Sandra is a former banker who has been investing in savings bonds since she was in her late 30s. While she had heard about savings bonds through her job at the bank, it was when she was looking for a way to finance her daughter’s education that she purchased her first set. She bought them to use as collateral on a loan she was getting to cover the tuition and other expenses.
Linel Franklin, Senior Operations Officer at the Central Bank of Barbados confirms that government securities like savings bonds are accepted as collateral on mortgages and other types of loans.
In the more than 20 years since then, Sandra has continued to buy savings bonds and has increased the size of her investment. She uses the interest they earn to pay for travel or if there is an emergency, but she makes a point to reinvest the principal whenever her savings bonds mature.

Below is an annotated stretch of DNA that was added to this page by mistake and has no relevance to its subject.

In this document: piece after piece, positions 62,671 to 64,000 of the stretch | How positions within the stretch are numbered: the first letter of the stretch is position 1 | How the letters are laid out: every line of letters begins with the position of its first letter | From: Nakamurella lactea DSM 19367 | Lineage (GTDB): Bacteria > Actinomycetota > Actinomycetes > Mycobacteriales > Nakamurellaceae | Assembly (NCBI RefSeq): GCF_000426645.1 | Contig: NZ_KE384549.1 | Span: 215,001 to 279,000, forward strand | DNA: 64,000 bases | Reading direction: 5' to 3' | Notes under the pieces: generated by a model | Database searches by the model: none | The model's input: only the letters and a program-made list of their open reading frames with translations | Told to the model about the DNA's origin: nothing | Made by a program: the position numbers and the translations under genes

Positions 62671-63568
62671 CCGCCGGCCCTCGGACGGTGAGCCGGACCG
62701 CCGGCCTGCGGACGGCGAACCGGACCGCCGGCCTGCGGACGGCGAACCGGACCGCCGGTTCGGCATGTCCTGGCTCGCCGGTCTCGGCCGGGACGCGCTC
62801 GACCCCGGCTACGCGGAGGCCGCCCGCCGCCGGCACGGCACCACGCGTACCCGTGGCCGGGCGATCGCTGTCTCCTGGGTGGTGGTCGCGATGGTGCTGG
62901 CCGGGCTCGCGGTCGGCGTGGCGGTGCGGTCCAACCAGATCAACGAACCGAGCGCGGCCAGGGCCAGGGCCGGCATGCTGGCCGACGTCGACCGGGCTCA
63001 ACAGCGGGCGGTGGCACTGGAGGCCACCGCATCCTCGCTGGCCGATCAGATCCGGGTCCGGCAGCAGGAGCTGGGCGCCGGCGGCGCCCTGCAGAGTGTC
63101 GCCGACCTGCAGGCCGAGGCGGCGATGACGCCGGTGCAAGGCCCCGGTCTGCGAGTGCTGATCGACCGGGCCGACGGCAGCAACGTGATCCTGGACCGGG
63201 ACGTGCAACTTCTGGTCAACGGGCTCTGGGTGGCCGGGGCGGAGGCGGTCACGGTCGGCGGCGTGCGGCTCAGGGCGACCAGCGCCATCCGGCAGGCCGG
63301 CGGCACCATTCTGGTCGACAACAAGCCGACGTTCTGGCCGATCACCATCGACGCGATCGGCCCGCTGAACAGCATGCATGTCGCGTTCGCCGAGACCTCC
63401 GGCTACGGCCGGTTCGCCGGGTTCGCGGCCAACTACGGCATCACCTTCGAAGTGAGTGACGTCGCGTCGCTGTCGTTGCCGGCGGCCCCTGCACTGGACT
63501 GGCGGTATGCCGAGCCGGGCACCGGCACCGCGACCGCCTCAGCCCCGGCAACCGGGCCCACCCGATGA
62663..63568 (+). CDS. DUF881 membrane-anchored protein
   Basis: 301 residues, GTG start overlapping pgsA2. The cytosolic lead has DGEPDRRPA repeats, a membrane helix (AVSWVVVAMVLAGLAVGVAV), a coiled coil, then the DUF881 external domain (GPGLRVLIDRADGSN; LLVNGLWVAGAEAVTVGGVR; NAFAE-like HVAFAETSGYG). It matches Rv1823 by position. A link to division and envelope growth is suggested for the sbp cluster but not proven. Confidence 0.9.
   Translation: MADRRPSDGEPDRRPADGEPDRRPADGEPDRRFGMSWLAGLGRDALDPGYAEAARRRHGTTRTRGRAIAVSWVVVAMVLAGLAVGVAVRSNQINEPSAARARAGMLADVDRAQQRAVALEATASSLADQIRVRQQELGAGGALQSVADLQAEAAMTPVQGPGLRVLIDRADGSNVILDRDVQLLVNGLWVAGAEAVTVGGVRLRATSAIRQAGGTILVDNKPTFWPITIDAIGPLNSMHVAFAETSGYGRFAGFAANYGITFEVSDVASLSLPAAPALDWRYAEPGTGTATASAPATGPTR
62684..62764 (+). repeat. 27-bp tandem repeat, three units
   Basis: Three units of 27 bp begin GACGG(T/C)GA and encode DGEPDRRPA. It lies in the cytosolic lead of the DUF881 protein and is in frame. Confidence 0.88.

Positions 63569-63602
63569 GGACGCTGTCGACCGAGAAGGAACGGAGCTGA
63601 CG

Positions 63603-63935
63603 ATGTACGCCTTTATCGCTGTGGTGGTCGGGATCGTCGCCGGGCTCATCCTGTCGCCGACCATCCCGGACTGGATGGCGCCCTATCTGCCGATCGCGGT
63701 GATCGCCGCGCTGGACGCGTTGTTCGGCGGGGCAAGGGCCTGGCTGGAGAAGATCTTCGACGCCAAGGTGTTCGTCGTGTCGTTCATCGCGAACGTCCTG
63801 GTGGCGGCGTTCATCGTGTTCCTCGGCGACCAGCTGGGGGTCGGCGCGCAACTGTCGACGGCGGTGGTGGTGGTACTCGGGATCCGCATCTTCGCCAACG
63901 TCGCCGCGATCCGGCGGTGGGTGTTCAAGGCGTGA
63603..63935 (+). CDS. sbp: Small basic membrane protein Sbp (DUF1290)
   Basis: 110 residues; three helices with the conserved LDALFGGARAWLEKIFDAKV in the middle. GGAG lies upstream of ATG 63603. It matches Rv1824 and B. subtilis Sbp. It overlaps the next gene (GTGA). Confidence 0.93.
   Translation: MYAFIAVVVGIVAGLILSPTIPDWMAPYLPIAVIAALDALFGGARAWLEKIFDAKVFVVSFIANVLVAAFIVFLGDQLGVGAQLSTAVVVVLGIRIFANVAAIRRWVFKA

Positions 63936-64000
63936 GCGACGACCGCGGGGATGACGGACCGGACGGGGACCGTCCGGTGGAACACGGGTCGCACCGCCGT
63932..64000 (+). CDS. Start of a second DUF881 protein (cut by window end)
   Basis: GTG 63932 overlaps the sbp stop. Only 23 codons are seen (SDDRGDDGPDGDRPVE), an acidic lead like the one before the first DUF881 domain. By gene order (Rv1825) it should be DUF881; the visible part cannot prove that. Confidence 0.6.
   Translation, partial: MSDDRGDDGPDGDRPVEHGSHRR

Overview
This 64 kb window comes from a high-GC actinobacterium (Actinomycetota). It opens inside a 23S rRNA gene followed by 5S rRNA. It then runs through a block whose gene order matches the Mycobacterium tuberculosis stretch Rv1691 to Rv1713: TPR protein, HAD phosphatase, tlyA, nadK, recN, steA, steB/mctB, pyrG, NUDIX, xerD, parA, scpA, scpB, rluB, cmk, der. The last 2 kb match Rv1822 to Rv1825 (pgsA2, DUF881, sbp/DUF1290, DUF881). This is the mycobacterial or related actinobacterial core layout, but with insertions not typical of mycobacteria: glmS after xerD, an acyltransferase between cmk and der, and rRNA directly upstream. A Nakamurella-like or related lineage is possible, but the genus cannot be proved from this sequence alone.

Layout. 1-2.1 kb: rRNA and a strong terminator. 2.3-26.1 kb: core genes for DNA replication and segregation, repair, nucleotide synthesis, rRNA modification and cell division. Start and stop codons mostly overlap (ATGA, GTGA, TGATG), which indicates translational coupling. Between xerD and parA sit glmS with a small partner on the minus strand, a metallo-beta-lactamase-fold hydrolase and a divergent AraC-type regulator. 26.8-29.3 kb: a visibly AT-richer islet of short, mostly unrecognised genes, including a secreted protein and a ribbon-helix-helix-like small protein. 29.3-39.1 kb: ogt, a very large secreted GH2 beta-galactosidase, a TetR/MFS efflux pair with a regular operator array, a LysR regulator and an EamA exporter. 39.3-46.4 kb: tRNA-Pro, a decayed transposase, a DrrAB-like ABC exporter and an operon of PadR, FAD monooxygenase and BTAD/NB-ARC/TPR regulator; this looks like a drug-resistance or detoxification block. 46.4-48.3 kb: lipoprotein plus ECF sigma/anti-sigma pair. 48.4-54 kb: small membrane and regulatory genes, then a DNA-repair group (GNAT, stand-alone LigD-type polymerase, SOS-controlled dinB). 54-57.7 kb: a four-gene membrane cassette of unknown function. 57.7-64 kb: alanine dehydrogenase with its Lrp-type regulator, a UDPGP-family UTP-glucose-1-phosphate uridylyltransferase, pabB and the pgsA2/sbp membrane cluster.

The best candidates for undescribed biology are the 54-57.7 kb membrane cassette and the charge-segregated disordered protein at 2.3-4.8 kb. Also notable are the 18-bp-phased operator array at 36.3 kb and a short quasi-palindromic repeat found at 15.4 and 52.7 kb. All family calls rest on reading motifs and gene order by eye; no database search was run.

The Central Bank’s decision to make savings bonds available year-round is something that Sandra welcomes. She says that when she first started buying savings bonds not everyone was able to get them. “You had to be a high value customer, have a friend in the bank or be a banker yourself.” She says the new approach increases the number of people who can benefit from this type of investment: “It allows anyone to get bonds rather than needing to have a connection and to have to put your name on a list two or three months in advance.”